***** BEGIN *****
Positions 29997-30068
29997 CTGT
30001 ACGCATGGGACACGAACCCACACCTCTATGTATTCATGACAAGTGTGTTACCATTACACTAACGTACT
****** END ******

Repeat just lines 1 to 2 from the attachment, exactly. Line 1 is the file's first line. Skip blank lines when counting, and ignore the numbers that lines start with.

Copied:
Positions 29997-30068
29997 CTGT